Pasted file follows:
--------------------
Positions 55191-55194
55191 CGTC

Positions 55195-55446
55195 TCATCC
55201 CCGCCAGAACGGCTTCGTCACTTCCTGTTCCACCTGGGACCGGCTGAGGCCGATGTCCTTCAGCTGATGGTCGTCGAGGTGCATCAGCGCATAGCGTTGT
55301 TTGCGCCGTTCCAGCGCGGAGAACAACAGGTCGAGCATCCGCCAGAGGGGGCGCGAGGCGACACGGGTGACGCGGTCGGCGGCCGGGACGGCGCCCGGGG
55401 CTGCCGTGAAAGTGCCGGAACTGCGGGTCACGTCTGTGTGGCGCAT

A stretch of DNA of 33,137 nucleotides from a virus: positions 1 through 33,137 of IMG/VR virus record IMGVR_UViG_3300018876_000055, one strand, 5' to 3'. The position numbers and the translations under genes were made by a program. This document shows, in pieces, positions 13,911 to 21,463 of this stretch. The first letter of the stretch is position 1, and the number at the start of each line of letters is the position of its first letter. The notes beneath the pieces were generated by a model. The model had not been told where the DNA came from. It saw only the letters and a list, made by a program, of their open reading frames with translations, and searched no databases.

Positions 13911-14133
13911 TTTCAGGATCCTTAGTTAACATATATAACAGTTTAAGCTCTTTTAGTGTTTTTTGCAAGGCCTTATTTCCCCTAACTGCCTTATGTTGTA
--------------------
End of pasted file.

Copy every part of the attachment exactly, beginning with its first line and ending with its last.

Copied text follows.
Positions 55191-55194
55191 CGTC

Positions 55195-55446
55195 TCATCC
55201 CCGCCAGAACGGCTTCGTCACTTCCTGTTCCACCTGGGACCGGCTGAGGCCGATGTCCTTCAGCTGATGGTCGTCGAGGTGCATCAGCGCATAGCGTTGT
55301 TTGCGCCGTTCCAGCGCGGAGAACAACAGGTCGAGCATCCGCCAGAGGGGGCGCGAGGCGACACGGGTGACGCGGTCGGCGGCCGGGACGGCGCCCGGGG
55401 CTGCCGTGAAAGTGCCGGAACTGCGGGTCACGTCTGTGTGGCGCAT

A stretch of DNA of 33,137 nucleotides from a virus: positions 1 through 33,137 of IMG/VR virus record IMGVR_UViG_3300018876_000055, one strand, 5' to 3'. The position numbers and the translations under genes were made by a program. This document shows, in pieces, positions 13,911 to 21,463 of this stretch. The first letter of the stretch is position 1, and the number at the start of each line of letters is the position of its first letter. The notes beneath the pieces were generated by a model. The model had not been told where the DNA came from. It saw only the letters and a list, made by a program, of their open reading frames with translations, and searched no databases.

Positions 13911-14133
13911 TTTCAGGATCCTTAGTTAACATATATAACAGTTTAAGCTCTTTTAGTGTTTTTTGCAAGGCCTTATTTCCCCTAACTGCCTTATGTTGTA